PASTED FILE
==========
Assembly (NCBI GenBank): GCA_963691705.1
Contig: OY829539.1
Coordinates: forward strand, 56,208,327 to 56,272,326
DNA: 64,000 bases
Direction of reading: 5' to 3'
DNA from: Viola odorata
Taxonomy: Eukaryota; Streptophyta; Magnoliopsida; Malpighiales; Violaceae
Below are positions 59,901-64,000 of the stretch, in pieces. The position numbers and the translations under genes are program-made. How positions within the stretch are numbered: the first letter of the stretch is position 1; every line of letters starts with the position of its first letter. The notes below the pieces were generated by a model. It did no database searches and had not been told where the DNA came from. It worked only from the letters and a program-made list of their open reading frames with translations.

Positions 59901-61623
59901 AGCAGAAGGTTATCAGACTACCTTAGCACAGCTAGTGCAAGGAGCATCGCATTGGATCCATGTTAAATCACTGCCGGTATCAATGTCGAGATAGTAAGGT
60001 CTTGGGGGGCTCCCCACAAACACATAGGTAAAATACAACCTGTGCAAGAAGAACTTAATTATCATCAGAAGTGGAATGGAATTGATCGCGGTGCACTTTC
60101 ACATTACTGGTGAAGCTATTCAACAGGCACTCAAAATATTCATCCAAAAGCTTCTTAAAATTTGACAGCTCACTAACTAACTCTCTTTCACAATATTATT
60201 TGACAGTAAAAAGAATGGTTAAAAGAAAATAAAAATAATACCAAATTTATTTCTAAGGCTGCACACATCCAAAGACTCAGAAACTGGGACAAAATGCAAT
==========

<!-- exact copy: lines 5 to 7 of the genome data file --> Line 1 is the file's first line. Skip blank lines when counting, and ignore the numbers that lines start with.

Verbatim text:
Direction of reading: 5' to 3'
DNA from: Viola odorata
Taxonomy: Eukaryota; Streptophyta; Magnoliopsida; Malpighiales; Violaceae